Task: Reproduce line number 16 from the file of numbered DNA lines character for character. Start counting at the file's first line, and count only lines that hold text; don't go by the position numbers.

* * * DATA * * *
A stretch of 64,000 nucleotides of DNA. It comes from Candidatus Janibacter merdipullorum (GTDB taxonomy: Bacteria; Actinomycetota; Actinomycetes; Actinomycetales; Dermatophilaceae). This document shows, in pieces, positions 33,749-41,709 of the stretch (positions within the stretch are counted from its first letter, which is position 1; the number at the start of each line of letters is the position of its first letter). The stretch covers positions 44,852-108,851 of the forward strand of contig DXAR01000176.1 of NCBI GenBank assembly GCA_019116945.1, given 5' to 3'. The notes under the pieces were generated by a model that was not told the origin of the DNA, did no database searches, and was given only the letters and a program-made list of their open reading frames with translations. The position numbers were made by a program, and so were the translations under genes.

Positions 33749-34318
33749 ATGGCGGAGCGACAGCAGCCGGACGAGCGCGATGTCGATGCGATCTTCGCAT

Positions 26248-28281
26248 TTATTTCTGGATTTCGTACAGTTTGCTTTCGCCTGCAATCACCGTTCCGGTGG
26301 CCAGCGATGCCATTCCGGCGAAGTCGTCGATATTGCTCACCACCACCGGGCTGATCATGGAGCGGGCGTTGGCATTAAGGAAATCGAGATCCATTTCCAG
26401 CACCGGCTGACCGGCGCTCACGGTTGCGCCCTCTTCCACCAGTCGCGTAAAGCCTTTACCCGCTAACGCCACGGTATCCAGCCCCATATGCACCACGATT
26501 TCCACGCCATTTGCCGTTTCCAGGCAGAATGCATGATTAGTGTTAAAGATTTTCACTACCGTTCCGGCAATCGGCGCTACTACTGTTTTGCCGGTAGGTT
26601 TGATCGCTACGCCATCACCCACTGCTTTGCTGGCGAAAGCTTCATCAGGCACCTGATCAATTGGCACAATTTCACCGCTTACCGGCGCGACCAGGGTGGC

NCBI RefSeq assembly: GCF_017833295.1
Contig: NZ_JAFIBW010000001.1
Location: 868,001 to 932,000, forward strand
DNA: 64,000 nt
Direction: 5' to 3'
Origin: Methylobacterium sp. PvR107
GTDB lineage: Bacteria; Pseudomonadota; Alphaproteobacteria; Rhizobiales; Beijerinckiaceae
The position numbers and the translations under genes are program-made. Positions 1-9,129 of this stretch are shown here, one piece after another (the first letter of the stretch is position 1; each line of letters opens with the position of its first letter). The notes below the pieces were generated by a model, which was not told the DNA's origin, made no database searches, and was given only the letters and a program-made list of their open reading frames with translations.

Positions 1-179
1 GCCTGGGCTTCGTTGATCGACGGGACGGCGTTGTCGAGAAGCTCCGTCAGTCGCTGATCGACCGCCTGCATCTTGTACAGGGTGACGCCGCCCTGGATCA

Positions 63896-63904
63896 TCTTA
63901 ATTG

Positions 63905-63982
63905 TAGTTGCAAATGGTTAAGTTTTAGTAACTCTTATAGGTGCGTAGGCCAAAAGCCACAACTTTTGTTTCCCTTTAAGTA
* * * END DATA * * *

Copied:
GTDB lineage: Bacteria; Pseudomonadota; Alphaproteobacteria; Rhizobiales; Beijerinckiaceae